Overseas work is very good, usually starting at $100k per year for contract work. A contract is just that. You don't finish the year, you don't get as much money. Taxes are a pretty good break, or were when I worked, the first $90k being tax exempt. Sometimes, you go and stay until the job finishes or you go crazy, whichever comes first. Other times, they will fly you back and forth with 28 days on, 28 days off. You get a hefty airline allowance. You get it if you go back stateside or not. Guys would team up and rent places in Greece, France, Spain, and various countries and locations near the work location. Then they would timeshare with others so that they would spend less of their travel allotment per month, and get to spend off time in various countries. They got 28 days off in a foreign country, had some jingle in their pockets, and in many cases, had money left over.
Pipeline welding is about as boring as you can get. Stand in the same old place every day and do the same thing. AND, you better do it good, because if you have one repair or cutout too many, pack your bags. And you might be standing in seawater washing your ankles all day. Or out in the cold. Same old same old every day. A connection, an elbow, or a tee is a genuine departure from joint to joint connections. And I'm talking about what might be miles and miles and miles of pipe. If you are doing hookup, you need to KNOW inside and out how to tee, branch, saddle, cut and fit pipe, and be good at it. You need to be half McGiver, finding solutions to situations where time is money and solution finders are a valued hand that will be asked for by name on the next job. There's TONS of competition nowadays, not like it was during the boom years of the seventies.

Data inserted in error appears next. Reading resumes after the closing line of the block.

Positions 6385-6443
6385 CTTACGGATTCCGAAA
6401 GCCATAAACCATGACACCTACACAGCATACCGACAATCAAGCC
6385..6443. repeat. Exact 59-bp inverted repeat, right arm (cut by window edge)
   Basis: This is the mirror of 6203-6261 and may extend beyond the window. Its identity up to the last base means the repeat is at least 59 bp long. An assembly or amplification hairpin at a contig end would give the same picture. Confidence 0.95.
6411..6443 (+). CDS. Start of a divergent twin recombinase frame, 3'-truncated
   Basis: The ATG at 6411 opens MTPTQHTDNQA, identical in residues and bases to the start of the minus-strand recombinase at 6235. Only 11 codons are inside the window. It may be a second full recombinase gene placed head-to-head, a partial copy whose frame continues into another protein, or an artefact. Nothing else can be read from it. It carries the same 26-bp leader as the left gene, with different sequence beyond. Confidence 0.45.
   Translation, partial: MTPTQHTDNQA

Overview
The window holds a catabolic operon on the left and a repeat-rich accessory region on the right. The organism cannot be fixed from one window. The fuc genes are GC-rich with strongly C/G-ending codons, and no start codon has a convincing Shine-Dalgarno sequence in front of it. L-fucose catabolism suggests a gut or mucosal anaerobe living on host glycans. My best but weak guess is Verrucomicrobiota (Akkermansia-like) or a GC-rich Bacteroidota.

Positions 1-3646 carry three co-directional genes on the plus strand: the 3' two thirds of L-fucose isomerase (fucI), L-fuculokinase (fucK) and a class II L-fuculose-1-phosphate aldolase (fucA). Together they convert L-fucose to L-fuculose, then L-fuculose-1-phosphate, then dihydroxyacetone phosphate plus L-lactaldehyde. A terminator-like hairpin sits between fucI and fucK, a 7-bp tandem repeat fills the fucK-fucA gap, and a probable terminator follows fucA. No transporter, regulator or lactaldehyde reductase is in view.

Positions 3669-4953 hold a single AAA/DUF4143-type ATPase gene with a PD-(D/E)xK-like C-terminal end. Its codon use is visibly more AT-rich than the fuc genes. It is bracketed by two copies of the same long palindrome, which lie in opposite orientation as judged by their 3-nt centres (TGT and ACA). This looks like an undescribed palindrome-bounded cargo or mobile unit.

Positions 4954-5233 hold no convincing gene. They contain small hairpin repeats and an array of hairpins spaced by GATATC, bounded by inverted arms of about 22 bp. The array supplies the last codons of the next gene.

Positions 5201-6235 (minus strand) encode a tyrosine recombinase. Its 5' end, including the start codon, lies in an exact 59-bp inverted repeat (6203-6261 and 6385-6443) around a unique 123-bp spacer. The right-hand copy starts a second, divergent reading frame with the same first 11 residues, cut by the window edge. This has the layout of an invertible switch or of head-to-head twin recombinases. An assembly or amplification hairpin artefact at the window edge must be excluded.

It is a spartan existence. You need to be good to get there. You need to be focused to stay there. You need to eat, sleep, and work with some people you would never ever associate with "on the beach." 24/7 It is harsh. It is dirty. It is noisy. It is dangerous. You WILL get paid time for bad weather days, moving locations, or other special circumstances, but not a lot. It is mostly hard, dangerous, dirty work.
But I wouldn't trade any of it I did. It was high adventure. It was dull. It was terrifying. It was unrewarding. It was gratifying. It was all things. I did it from age 25 to age 34 (roughly).